Double Happiness Helix

February 20, 2009 at 4:53 pm | Posted in poetry, writing | 26 Comments
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(I do not want a simple happiness, a broad flat smug contentment…

I am wanting happiness whhish is delicate ornate, an elegantly complex
symettrical fractal made/unmade with tiny fragments of mercury a’moiling
set in escher structures made of gold and bones of birds

a complicated happiness containing infinite intrigue,
variations convoluted wrapped around the impossibly ephemeral
contained within a puzzle box encrypted with the algorhythm
of the flight path of the dragonfly when pictured in a mosque mosaic.

…. a happiness which concentrates a sound when
the summer breeze blows through it, a hollow whistling song
in which cause and consequence remain completely unrelated….

A happiness resulting in dissolution or explosion
with neither of us knowing on what that ending
will depend.

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26 Comments »

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  1. Breathtaking imagery. Happiness is indeed a twisty, turny, multifaceted Mobius strip-type phenomenon — and darned slippery, too, I’ve found! And I love your opening line — “broad flat smug contentment”, *grin*. When I read those words, I was looking at my big orange kitty boy, sitting on my computer, wearing his best Buddha expression, and purring like a chainsaw run amok.

    Thank you so much for your visit to my new blog and for your kind comments. 🙂 I was delighted to see you!

  2. You describe a happiness that most, sadly, don’t recognise – far removed from a bigger house with greener grass and matching shoes.

  3. A double happiness helix! I reckon that may be precisely what your Puzzle Box is, Paul. This piece makes the eternal recurrence look like an old codger with a face lift. Cool!

  4. I kind of feel like that in that brief moment between waking and dreaming, first thing in the morning. I try and recapture the feeling all day, like an addict seeking the euphoria of that first high.

  5. ah the truth about happiness as an entity outside of measurable degrees, stunning, the beauty of it

  6. has there ever been anything as fragile as “tiny fragments of mercury a’moiling
    set in escher structures made of gold and bones of birds”? yeah, that sounds like happiness, OK.

  7. This is my favourite of yours.

  8. It seems very much like a beginning – very beautiful and untainted, full of aspiration and dreams.

  9. […] Double Happiness Helix – can have its way with my DNA […]

  10. This post has been featured on VIL’s Friday Blogaround. Congrats!

  11. Amazing piece.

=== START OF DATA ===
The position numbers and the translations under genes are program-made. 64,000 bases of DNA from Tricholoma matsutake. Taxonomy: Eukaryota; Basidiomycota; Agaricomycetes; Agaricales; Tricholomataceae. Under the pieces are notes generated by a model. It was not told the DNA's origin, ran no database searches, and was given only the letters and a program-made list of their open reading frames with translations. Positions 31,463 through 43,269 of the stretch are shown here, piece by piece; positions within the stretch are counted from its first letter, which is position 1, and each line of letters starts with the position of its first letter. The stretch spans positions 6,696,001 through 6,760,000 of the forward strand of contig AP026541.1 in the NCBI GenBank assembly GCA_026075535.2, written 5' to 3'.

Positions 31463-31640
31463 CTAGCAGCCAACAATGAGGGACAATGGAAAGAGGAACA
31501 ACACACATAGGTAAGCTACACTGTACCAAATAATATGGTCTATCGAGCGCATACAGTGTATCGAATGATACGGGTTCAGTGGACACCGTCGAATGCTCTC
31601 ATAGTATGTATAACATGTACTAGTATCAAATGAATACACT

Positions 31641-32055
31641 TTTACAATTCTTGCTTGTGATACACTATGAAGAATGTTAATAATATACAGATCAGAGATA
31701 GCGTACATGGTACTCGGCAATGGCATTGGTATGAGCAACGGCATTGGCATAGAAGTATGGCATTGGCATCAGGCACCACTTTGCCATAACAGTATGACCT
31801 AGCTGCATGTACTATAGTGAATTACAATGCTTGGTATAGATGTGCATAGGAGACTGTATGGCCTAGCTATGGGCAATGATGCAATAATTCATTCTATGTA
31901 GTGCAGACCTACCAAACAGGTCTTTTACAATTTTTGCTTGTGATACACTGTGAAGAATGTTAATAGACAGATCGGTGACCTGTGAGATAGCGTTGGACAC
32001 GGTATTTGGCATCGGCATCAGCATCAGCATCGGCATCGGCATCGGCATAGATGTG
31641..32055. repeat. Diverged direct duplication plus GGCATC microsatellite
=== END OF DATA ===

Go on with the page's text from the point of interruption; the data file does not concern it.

12. and the shape too, a helix, so ingenius, and has the delicacy visually to weave through the poetry

  13. exquisite poem – the whole package spot on – the opening line and subsequent stanza, especially stunning to me

    fyi – found you via vesper/twitter

  14. I can only wonder if Watson & Crick were so fortunate during their research… I assume they encountered no such ‘double happiness helix’, or, at the very least, couldn’t communicate it to us, so I’d have to put your research right up there with theirs. Enjoyed the imagery very much.

  15. lovely, beautifully intriguing, do you have a 3D version?

  16. OMG – i think you just wrote much betterer-er what i’ve slayed myself to say in my last/many/ever .. damn it, you’re the complicated beauty of pure clarity .. and my stuff sounds so …. silly .. beside this …

    deeeep sigh .. thank you for this … beyondwordsyou

    *swoon

  17. Damn! Recent praise has gone to your head, Paul. And to wonderful effect! This is brilliant. A celebration of the tantric postponement of quantum collapse upon easy thrills in a cheap reality. Waiting for it…. waiting on the edge… knowing it can hold and become more, yet more, even more, and then that whole-body creative orgasm that IS more and SAYS more than you could ever have suggested otherwise.

    This makes time stand still for me, Paul. Thanks, so much.

  18. I stand enthralled before the mosaic dragonfly; his turquois tale and lapis lazuli larnyx all a twitter in poetical pondering. Just beautiful stuff old charm….top drawer.

  19. lovely Paul

    and concrete too

    “escher structures made of gold and bones of birds”

    perfect

  20. My highest praise: This poem is dazzling.

  21. Wow, you really hit me with those first two stanzas in this one. The piece slowly drew me in. Captured my attention completely and started turning switches on and off in my brain. for me the crescendo was”contained within a puzzle box encrypted with the algorhythm
    of the flight path of the dragonfly when pictured in a mosque mosaic.” and then the piece began to let me go. The last two stanzas for me were almost an annoyance after that, but it did give me something to land on. You’ve definitely got the curse of the poet. Congratulations, and thank you for your words.
    Sincerely,
    Jim Spaulding

  22. this is beautiful, paul. it makes me happy and fuzzy reading it. 🙂

  23. Wow. Just wow. This makes me want to dance. Really dance.

  24. […] Endless permutations of joy, who else would write such a thing but a mad man in love. I don’t care if it is a cliche. Nor about the little frenchified mark which allows one to run out the vowel whilst licking the lips my darling. Where are you? […]

  25. […] a life-times worth of poems about dogs and love, frogs and fish and how amazingly beautiful my wife is. In Australian pubs we used to turn the empty glass upside down and slam it on the bar. In the […]

  26. […] “Jewellery” was one of Paul’s metaphors for the words strung across the page. He envisioned the settings, stones, precious metals, all sculptural in dimension, all in sparkling fine quality and placed in a distinctive array. […]


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